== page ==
Objective: To analyze the evolution of the thickness, bacterial vitality, covering grade, and the structure after 2 and 4 days of aging in "non-disturbed" plaque-like biofilm (PL-biofilm).
Method and materials: Twenty healthy volunteers wore a specific appliance. After 2 days half of the samples were removed from the appliance. Posteriorly, after bacterial vital staining, samples were analyzed using a confocal laser scanning microscope. In the first volunteer, one of the disks was analyzed using a scanning electronic microscope. The same process was realized on the remaining disks after 4 days.
Results: The thicknesses of the PL-biofilm after 2 and 4 days were not significantly different. The bacterial vitality changed significantly from 72.50 ± 15.50% to 57.54 ± 15.66% over time, which was in contrast to the covering grade (53.08 ± 18.03% and 70.74 ± 19.11%). The structure changed from an irregular surface and compact deepest layer with a high predominance of the coccus shape to a complex structure with voids in the deepest layer and a great proportion of bacillus-shaped bacteria.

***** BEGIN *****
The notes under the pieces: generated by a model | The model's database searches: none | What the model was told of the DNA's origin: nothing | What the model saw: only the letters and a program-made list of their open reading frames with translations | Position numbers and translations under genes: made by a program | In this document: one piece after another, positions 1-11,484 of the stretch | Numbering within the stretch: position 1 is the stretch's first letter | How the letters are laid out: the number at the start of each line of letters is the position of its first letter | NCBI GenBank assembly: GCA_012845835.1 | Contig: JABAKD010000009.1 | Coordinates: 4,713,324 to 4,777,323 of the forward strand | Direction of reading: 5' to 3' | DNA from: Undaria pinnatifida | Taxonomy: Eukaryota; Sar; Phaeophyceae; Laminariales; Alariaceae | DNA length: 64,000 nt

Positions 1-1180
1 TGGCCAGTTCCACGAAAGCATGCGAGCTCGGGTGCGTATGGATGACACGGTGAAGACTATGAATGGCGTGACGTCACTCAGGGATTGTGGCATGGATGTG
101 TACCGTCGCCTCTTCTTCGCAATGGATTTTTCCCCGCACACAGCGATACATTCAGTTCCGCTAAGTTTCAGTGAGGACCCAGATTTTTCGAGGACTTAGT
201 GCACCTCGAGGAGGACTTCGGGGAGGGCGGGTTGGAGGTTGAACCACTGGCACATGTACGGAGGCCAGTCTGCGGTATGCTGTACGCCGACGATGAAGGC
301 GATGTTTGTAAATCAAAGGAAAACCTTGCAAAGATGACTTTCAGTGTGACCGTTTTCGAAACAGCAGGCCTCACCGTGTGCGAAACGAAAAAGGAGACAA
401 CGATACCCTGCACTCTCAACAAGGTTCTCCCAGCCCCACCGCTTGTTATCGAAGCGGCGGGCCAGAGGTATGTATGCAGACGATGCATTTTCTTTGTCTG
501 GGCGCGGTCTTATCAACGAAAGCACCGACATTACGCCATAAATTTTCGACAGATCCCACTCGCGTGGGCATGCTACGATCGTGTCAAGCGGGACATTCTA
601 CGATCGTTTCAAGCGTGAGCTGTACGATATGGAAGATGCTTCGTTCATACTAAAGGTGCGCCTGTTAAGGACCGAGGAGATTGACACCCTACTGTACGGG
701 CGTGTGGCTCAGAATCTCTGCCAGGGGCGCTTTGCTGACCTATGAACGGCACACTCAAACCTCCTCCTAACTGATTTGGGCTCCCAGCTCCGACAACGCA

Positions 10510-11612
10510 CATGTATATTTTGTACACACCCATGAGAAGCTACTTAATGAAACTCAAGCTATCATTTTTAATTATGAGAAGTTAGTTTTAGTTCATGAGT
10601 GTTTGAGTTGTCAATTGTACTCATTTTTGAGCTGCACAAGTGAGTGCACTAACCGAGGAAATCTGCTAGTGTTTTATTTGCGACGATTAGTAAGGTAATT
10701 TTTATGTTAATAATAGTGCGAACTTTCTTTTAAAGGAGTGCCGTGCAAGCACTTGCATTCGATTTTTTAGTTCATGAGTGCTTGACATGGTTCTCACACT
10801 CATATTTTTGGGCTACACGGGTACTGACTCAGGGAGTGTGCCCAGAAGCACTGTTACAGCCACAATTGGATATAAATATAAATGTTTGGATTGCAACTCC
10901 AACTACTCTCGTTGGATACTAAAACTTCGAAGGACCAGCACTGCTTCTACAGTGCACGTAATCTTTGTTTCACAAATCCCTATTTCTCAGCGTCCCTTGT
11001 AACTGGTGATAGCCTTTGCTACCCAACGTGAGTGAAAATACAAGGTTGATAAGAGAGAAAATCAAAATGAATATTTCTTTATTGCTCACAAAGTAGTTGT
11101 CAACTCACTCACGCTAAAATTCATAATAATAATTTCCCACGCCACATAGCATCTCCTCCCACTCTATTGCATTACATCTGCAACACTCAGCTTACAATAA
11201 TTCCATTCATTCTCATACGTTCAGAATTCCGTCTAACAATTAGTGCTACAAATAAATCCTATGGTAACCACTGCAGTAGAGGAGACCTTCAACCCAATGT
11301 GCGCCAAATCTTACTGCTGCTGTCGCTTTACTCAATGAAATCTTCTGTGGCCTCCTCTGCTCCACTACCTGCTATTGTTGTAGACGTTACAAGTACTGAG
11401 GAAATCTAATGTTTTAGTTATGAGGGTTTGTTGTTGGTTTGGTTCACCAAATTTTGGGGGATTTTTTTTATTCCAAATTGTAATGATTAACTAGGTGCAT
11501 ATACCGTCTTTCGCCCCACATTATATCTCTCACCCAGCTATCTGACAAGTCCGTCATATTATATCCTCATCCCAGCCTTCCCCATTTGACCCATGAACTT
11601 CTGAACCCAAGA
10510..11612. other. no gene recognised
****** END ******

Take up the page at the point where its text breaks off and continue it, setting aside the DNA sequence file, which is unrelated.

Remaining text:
Conclusion: The PL-biofilm thickness remained practically constant, decreasing the bacterial vitality and increasing the covering grade over time. Regarding the structure, differences were principally bacterial disposition in the surface and bacterial shape. Clinically, the findings show that new control strategies for combating the oral biofilm should be focused on inhibiting bacterial adhesion to tooth surfaces, which would reduce biofilm formation.